Irony is good for the blood, or so my friends tell me. My blood got a boost today when partway into the afternoon of a beautiful federal holiday that my husband and I were enjoying together, he got a call that he had to go in to the office. Now he’ll be there until 10 or 11pm. He’ll probably get comp time for this, which is nice, but our plans for dinner went out the window. On Veterans’ Day. Because he’s military. Yup, I feel my blood getting stronger by the minute!

Seriously, though, I know this isn’t big as military issues go, so let me give you a heads-up about one that is: Operation Circle Care by Circle Sanctuary. Circle Sanctuary does some great military ministry, and this is part of it. They’re working on sending care packages to Pagan troops who are overseas. You can help: you can donate goods to be used in care packages, or you can donate funds to help send the packages. Head over to their page and see if you can contribute!

In his post for today, Jason at The Wild Hunt covers OCC, but the second part to his post is also interesting: called “A Warrior’s Conscientious Objection,” Jason tells of a report that calls on the government and the military to make it possible for soldiers to object on grounds of conscience to individual conflicts. While I understand, deeply, how this could be seen as a great advance by many people, I have to say that I don’t see how it could be possible in today’s military. I’m all in favor of deeply considering ethical choices. I’m also the first person to say, loudly, that the military doesn’t work by giving orders that demand instant, unquestioning, unthinking obedience. But this kind of pick-and-choose may not be possible because of how the military works today.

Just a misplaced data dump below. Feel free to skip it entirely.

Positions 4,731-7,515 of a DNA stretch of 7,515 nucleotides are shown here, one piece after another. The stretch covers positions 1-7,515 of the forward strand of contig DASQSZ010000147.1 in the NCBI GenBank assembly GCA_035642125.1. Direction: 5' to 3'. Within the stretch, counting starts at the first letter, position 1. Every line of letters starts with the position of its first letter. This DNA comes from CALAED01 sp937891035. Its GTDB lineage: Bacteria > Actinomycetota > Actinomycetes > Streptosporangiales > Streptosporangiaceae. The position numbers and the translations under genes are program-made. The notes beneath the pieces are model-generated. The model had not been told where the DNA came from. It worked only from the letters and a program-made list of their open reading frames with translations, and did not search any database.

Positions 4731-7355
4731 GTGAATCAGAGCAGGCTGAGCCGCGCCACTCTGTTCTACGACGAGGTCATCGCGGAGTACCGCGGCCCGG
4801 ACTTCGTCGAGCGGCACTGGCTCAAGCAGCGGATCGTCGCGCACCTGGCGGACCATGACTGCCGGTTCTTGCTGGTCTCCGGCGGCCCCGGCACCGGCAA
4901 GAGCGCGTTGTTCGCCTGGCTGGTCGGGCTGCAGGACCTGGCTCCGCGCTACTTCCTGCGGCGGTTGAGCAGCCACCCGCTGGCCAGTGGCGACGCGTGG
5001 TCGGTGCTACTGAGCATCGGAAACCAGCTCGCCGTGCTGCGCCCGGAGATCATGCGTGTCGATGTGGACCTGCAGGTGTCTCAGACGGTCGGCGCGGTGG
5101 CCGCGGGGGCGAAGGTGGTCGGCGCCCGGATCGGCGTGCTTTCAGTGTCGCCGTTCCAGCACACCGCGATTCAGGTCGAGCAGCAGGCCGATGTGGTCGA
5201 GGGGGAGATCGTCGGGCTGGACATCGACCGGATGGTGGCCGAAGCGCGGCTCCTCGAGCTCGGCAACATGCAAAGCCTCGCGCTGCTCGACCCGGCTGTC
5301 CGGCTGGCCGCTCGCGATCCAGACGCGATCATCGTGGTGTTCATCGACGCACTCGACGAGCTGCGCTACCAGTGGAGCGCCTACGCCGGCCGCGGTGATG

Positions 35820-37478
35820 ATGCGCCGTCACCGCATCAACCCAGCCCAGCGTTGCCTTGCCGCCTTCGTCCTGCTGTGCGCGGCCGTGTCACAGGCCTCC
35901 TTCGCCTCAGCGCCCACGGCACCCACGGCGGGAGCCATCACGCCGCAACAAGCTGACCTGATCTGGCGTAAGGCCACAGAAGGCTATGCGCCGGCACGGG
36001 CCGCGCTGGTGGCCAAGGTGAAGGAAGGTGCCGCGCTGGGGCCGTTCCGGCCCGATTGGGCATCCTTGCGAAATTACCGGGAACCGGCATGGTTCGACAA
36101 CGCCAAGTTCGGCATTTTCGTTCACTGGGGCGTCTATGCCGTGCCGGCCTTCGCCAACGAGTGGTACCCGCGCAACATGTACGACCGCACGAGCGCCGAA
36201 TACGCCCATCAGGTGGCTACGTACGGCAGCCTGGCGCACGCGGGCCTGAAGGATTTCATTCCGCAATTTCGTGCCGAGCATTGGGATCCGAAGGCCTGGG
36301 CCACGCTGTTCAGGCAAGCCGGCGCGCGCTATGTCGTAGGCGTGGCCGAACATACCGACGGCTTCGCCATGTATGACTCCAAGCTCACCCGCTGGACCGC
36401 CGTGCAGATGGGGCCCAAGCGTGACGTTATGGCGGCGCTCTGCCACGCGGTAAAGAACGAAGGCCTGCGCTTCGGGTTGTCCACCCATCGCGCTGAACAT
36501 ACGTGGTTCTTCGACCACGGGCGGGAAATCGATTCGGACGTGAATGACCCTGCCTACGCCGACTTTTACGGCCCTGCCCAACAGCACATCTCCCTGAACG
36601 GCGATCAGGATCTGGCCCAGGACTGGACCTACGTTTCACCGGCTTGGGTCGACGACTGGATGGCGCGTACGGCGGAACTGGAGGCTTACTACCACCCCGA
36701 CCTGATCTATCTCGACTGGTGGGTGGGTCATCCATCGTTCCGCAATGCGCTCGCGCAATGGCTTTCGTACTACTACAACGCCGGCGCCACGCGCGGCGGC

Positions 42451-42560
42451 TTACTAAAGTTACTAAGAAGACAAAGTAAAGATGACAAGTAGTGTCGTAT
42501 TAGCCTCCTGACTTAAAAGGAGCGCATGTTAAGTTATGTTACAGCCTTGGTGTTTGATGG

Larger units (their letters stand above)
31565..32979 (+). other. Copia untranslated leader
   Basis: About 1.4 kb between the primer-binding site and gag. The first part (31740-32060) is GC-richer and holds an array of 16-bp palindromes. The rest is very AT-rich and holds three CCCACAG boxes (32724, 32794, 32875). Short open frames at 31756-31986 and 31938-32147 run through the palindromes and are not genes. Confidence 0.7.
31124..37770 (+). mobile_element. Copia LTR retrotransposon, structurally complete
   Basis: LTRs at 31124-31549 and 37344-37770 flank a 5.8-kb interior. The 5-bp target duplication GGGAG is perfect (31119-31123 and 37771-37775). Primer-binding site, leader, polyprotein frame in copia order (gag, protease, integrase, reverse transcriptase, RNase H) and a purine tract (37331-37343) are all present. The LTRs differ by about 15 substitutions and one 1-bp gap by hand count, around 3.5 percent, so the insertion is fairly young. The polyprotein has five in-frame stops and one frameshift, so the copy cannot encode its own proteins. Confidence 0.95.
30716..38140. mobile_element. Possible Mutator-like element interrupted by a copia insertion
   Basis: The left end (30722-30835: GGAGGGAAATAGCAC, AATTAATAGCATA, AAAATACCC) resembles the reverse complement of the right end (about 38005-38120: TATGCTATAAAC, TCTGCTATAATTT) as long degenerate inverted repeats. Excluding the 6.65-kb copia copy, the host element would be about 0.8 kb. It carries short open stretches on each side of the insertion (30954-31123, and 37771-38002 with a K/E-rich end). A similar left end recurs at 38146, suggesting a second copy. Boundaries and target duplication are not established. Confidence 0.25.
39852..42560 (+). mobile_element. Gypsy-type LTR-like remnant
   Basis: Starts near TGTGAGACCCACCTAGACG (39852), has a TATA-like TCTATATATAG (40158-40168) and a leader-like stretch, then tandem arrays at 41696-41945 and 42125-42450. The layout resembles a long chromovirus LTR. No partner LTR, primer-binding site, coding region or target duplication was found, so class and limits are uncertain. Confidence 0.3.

People tend to think of “the Iraq war” or “the war in Afghanistan” as a thing, a single, discernible entity. But even if that were ever true – and I would argue that for those with ethical objections, it probably wasn’t – it’s definitely not true today. It would be almost impossible to allow serving soldiers to object to participation in a particular conflict because there are thousands of actions throughout the day that any serving soldier makes that may be tied up with a particular conflict to wildly varying degrees. My husband’s job on the staff means that even as someone planning for the future, he’s actively caught up in how the conflicts today are being handled; what do we buy, given that we’ve got these wars now, and these other possibilities in the future? How do we adjust the budget to balance present and future? And so on – my husband would be literally paralyzed if he had to decide, before working on any project, whether that project was supporting the Iraq war, for example, and whether it was supporting the Iraq war too much for his conscience. More than that, his office would be paralyzed. Anything he opted out of would get dumped to other people, and because no one could predict that reliably (it is his individual conscience, after all) the workload on other individuals would be wildly varying. And it keeps going: staffing needs might change, which might prompt budgetary reviews, which prompt soul-searching….and so on.